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Re: [WarOf1812] Re: Musket Explosion

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  • Vince Wilding
    In my experience, most folks don t know the difference between a musket and a rifle, especially news people Also, you have to remember this about ANY news
    Message 1 of 39 , Jan 4, 2002
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      In my experience, most folks don't know the difference between a musket
      and a rifle, especially news people

      Also, you have to remember this about ANY news story---
      After sitting down, reading and analyzing any given news item, you will
      get a pretty good idea of what DIDN'T happen.

      badger222ca wrote:

      > --- In WarOf1812@y..., Vince Wilding <vince@V...> wrote:
      > > Is this the story you're talking about?
      > >
      > > http://www.therecord.com/news/news_020104976.html
      > >
      > > --
      > > Vince Wilding (Splotch, Fuzzee & Minnie's Majordomo)
      > > email:Vince (at) VinceWilding.com http://www.VinceWilding.com
      > > I don't suffer from insanity. I enjoy every minute of it.
      >
      > If the weapon was 150 years old and a rifle, isn't it likely it was
      > not a flintlock at all but a percussion model? Most journos on
      > smaller papers these days are young females who don't know much about
      > the nuances of firearms.
      > T.Avery
      >
      >
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      >
      > The War of 1812: In Europe, thousands fought over the fate of hundreds
      > of square miles: in North America, hundreds determined the fate of
      > THOUSANDS of square miles...
      >
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      --
      Vince Wilding (Splotch, Fuzzee & Minnie's Majordomo)
      email:Vince (at) VinceWilding.com http://www.VinceWilding.com
      When all other means of communication fail, try words.
    • colsjtjones2000
      In reviewing my message #13236 below, I must admit I don t think it is particularly appropriate to the discussion. Teddy was discussing artillery. We are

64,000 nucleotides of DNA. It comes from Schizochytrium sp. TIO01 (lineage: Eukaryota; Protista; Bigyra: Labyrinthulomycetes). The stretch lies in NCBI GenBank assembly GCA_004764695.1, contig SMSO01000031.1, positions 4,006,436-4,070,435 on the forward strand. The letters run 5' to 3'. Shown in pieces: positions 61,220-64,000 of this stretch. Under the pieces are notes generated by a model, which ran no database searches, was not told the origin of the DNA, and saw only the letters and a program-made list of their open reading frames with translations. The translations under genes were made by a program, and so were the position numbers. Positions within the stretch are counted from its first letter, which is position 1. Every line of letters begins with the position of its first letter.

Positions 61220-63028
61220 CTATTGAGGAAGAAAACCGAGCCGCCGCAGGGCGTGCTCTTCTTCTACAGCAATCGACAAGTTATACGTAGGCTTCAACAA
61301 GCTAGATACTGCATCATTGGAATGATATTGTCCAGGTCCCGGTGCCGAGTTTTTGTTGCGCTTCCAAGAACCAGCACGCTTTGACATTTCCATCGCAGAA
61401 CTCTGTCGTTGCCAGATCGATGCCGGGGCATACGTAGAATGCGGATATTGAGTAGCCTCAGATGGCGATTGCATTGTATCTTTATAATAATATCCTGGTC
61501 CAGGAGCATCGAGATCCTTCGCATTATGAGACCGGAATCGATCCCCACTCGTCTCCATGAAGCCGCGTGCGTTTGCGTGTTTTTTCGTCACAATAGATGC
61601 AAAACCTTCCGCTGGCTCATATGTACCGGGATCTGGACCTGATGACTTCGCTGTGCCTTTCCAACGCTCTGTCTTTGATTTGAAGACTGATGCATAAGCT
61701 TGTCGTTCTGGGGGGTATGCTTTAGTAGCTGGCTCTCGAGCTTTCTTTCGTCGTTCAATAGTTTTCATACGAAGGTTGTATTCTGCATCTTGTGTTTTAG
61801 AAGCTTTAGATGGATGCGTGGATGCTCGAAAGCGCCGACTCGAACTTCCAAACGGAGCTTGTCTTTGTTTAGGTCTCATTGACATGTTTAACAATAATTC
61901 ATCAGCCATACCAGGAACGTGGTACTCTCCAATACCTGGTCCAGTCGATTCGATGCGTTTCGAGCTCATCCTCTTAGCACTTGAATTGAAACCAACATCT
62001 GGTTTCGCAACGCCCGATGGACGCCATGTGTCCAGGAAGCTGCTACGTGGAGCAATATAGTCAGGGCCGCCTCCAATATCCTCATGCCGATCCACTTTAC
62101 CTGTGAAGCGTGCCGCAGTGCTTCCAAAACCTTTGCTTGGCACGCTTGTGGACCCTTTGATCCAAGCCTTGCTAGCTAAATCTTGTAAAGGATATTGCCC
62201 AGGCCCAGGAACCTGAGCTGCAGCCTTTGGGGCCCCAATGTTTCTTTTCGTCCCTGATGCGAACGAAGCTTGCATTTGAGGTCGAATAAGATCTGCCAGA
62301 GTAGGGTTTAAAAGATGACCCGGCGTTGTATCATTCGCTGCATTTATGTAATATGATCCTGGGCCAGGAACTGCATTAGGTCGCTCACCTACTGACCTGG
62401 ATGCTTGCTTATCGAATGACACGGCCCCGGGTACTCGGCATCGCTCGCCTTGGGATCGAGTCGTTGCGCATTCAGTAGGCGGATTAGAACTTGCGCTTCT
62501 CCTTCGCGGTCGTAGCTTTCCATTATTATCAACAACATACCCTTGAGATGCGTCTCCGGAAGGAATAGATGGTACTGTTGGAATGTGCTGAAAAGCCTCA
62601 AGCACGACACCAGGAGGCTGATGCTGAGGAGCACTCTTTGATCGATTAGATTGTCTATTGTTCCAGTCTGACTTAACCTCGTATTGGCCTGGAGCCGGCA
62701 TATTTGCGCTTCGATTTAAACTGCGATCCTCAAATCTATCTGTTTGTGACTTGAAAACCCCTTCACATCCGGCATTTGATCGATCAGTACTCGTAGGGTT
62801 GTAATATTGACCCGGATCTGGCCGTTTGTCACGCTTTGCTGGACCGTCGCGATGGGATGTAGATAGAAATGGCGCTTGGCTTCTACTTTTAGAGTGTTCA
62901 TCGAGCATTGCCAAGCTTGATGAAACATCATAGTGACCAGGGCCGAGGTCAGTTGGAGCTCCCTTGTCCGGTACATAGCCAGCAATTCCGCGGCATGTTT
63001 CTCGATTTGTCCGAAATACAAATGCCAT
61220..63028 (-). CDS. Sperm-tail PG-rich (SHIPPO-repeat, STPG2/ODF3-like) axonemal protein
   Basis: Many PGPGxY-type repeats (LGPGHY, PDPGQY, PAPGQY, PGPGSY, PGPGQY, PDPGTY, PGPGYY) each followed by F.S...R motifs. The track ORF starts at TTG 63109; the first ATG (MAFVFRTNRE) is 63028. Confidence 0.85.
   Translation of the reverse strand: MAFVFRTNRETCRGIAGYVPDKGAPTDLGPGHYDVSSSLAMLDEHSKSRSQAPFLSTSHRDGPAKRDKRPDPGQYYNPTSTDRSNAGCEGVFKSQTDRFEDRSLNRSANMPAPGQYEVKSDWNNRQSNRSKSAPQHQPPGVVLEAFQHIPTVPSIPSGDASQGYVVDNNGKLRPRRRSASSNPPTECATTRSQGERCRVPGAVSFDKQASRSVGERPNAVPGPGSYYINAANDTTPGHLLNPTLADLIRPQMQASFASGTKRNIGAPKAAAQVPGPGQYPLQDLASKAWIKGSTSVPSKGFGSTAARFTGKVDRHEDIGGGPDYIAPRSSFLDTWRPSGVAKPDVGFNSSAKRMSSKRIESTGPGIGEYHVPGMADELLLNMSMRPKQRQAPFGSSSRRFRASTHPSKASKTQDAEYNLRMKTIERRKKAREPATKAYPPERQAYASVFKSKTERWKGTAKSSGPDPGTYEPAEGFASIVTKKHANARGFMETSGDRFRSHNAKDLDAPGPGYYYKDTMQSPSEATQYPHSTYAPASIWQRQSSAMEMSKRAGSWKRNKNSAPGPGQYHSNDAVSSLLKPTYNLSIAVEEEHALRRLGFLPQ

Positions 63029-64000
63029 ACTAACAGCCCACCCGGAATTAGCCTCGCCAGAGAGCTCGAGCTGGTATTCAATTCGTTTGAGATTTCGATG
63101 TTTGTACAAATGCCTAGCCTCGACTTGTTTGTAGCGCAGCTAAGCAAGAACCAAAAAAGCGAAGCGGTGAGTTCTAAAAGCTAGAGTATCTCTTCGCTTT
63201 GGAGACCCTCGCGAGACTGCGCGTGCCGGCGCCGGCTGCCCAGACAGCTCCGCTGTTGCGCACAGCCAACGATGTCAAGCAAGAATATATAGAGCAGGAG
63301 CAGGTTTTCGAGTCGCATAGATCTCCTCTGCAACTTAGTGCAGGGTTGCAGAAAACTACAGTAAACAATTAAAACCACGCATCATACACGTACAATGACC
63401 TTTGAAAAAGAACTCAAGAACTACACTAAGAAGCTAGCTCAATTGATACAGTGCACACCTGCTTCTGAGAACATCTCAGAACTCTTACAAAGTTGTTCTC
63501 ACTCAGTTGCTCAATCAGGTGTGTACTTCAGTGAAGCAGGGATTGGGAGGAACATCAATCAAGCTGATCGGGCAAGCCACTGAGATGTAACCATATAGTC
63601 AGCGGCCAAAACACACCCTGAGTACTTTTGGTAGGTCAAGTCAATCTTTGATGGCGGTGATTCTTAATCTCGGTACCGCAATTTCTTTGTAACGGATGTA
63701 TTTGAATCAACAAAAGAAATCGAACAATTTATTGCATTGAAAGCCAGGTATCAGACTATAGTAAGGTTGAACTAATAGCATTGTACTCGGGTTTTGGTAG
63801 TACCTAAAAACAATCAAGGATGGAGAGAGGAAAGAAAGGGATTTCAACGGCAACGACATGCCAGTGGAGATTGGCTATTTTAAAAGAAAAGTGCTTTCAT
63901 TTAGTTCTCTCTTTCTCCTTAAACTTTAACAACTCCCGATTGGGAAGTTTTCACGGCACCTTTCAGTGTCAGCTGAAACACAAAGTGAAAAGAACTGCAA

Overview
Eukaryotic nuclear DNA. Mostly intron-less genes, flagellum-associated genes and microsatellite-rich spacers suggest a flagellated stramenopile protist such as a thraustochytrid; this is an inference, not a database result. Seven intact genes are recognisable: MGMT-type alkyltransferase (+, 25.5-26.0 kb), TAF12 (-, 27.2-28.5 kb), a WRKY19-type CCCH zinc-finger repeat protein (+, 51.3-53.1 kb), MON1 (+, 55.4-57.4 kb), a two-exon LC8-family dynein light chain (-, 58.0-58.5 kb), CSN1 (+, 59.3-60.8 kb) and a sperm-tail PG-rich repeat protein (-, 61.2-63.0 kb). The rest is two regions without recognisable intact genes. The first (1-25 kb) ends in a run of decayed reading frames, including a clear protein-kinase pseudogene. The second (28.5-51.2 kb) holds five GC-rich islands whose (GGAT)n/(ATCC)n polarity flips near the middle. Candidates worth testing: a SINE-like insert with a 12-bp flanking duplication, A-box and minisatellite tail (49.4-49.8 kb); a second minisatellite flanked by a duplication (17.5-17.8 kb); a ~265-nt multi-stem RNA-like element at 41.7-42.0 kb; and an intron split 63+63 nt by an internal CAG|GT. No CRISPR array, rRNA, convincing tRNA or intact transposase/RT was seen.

Message 39 of 39 , Jan 10, 2002
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        In reviewing my message #13236 below, I must admit I don't think it
        is particularly appropriate to the discussion. Teddy was discussing
        artillery. We are talking about muskets or rifles.

        But I would say that the reproductions we use have modern
        steel barrels of much greater strenght than the originals. And being
        recent, have not suffered the depredations of time, neglect and
        uncertain maintenance. Anyone using a 150 year old plus original in
        re-enactment is an accident waiting to happen.

        Doug


        --- In WarOf1812@y..., "colsjtjones2000" <colsjtjones2000@y...> wrote:
        > Teddy Roosevelt in his "The Naval War of 1812" mentions the
        frequency
        > of breech explosions of American forged guns, due to structual
        > problems in American foundries. Doug
        >
        >
        > --- In WarOf1812@y..., Angela Gottfred <agottfre@t...> wrote:
        > > We needn't look to modern explanations (e.g. use of smokeless
        > powder) for
        > > exploding muskets. Sadly, I have found many fur trade accounts of
        > mangled
        > > hands and arms as a result of exploding trade guns, c. 1800-1820.
        > Why did
        > > they explode? Presumably as a result of incorrect loading or weak
        > barrels.
        > > The same problems can occur today.
        > >
        > > In haste,
        > > Your humble & obedient servant,
        > > Angela Gottfred
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